Buug, officially the Municipality of Buug (Cebuano: Lungsod sa Buug; Chavacano: Municipalidad de Buug; Tagalog: Bayan ng Buug), is a 3rd class municipality in the province of Zamboanga Sibugay, Philippines. According to the 2020 census, it has a population of 38,425 people. [3]

Buug
Municipality of Buug
A streetdance performance during Bog Festival
A streetdance performance during Bog Festival
Official seal of Buug
Map of Zamboanga Sibugay with Buug highlighted
Map of Zamboanga Sibugay with Buug highlighted
OpenStreetMap
Buug is located in Philippines
Buug
Buug
Location within the Philippines
Coordinates: 7°44′N 123°04′E / 7.73°N 123.07°E / 7.73; 123.07Coordinates: 7°44′N 123°04′E / 7.73°N 123.07°E / 7.73; 123.07
CountryPhilippines
RegionZamboanga Peninsula
ProvinceZamboanga Sibugay
District 1st district
FoundedFebruaey 2, 1960
Barangays27 (see Barangays)
Government
[1]
 • TypeSangguniang Bayan
 • MayorDionesia B. Lagas
 • Vice MayorJonam R. Lagas
 • RepresentativeWilter W. Palma II
 • Municipal Council
Members
 • Electorate25,472 voters (2019)
Area
 • Total134.06 km2 (51.76 sq mi)
Elevation
174 m (571 ft)
Highest elevation
551 m (1,808 ft)
Lowest elevation
0 m (0 ft)
Population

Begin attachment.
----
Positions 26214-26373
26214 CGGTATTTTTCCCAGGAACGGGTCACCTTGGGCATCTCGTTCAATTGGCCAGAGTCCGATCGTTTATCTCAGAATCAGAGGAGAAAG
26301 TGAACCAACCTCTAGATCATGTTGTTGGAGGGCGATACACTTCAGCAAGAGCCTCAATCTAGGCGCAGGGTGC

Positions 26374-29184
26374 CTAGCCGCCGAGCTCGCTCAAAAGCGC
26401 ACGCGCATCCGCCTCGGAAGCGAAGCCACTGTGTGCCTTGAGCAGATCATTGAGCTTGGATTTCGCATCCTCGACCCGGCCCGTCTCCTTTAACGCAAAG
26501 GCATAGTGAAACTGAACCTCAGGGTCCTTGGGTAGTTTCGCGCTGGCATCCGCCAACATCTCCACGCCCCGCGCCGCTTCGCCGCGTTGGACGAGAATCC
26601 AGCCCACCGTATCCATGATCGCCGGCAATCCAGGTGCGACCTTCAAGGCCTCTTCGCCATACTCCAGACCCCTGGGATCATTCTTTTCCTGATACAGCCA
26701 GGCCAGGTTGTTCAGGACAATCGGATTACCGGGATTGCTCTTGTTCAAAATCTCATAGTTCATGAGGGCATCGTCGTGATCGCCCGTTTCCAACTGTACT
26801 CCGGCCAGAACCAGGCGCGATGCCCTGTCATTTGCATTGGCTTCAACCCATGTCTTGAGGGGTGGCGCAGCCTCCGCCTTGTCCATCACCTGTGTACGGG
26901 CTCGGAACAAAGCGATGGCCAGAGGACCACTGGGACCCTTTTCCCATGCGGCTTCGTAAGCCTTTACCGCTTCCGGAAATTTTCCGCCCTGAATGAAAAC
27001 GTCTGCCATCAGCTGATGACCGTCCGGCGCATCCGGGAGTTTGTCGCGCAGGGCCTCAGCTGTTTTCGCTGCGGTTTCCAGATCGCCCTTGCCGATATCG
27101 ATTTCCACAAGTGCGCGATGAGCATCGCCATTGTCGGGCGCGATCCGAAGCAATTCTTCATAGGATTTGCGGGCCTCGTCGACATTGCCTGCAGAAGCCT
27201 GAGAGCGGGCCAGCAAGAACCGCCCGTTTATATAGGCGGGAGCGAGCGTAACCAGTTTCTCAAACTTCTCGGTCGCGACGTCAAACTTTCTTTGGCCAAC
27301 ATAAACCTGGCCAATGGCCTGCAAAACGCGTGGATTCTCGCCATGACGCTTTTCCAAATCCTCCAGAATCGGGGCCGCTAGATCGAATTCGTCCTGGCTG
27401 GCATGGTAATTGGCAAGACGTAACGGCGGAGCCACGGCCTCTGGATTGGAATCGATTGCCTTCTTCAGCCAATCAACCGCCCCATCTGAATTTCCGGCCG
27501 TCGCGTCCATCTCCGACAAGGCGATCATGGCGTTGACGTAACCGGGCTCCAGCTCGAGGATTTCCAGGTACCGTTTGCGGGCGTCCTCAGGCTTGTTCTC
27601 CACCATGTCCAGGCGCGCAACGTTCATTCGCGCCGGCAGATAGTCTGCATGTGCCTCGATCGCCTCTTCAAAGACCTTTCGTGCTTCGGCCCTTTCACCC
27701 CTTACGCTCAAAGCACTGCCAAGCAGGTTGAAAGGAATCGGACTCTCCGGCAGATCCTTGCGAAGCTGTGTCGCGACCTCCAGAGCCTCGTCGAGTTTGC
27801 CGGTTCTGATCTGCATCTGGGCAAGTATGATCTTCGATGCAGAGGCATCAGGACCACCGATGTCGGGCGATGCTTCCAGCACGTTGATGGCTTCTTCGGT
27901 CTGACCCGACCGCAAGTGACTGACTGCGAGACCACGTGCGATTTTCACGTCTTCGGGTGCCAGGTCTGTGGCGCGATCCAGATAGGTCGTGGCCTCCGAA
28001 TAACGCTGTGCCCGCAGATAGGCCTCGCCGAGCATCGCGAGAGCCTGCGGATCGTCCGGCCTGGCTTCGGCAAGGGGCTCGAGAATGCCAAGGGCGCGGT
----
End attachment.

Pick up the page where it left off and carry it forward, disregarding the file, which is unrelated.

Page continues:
(2020 census) [3]
 • Total38,425
 • Density290/km2 (740/sq mi)
 • Households
8,116
Economy
 • Income class3rd municipal income class
 • Poverty incidence38.90% (2015)[4]
 • Revenue₱107,086,489.79 (2016)
Service provider
 • ElectricityZamboanga del Sur 2 Electric Cooperative (ZAMSURECO 2)
Time zoneUTC+8 (PST)
ZIP code
7009
PSGC
IDD:area code+63 (0)62
Climate typetropical climate
Native languagesSubanon
Cebuano
Chavacano
Tagalog
Websitewww.buugsibugay.gov.ph

EtymologyEdit

The name Buug was derived from the word bog, a Subanen word for secondary forest which is the same as the Cebuano-Visayan term buog. Accordingly, a group of Subanens stumbled upon this bog that was endowed with a stream and sufficient supply of water while they were moving from one place to another in search of a safe place to start a living away from marauders who were in search for slaves and things to loot. From then on people began to refer to the bog as Buug.